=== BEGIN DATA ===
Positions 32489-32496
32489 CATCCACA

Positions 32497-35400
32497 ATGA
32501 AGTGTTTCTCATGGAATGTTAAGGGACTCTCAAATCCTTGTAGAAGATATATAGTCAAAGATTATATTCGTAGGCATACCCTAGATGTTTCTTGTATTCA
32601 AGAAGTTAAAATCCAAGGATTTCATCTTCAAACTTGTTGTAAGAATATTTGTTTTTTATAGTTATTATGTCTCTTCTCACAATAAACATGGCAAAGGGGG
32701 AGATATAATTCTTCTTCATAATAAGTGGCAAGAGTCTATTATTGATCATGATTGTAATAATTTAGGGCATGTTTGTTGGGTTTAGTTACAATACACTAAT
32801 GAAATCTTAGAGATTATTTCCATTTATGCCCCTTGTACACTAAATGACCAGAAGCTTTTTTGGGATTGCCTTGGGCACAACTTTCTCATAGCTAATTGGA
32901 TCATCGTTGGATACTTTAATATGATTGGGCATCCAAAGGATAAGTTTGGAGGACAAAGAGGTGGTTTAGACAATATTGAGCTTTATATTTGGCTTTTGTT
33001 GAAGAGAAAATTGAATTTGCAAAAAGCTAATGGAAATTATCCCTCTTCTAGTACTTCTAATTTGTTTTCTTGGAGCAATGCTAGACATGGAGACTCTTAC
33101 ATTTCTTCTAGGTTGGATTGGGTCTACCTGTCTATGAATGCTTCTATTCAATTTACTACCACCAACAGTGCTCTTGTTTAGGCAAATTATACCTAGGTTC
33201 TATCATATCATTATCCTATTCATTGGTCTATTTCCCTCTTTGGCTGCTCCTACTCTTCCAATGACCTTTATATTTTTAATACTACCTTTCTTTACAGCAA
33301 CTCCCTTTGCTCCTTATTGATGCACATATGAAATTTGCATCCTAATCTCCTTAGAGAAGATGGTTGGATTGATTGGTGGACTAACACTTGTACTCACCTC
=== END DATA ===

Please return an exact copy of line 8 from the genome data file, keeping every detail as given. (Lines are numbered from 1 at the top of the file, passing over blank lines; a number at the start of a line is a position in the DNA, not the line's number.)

32801 GAAATCTTAGAGATTATTTCCATTTATGCCCCTTGTACACTAAATGACCAGAAGCTTTTTTGGGATTGCCTTGGGCACAACTTTCTCATAGCTAATTGGA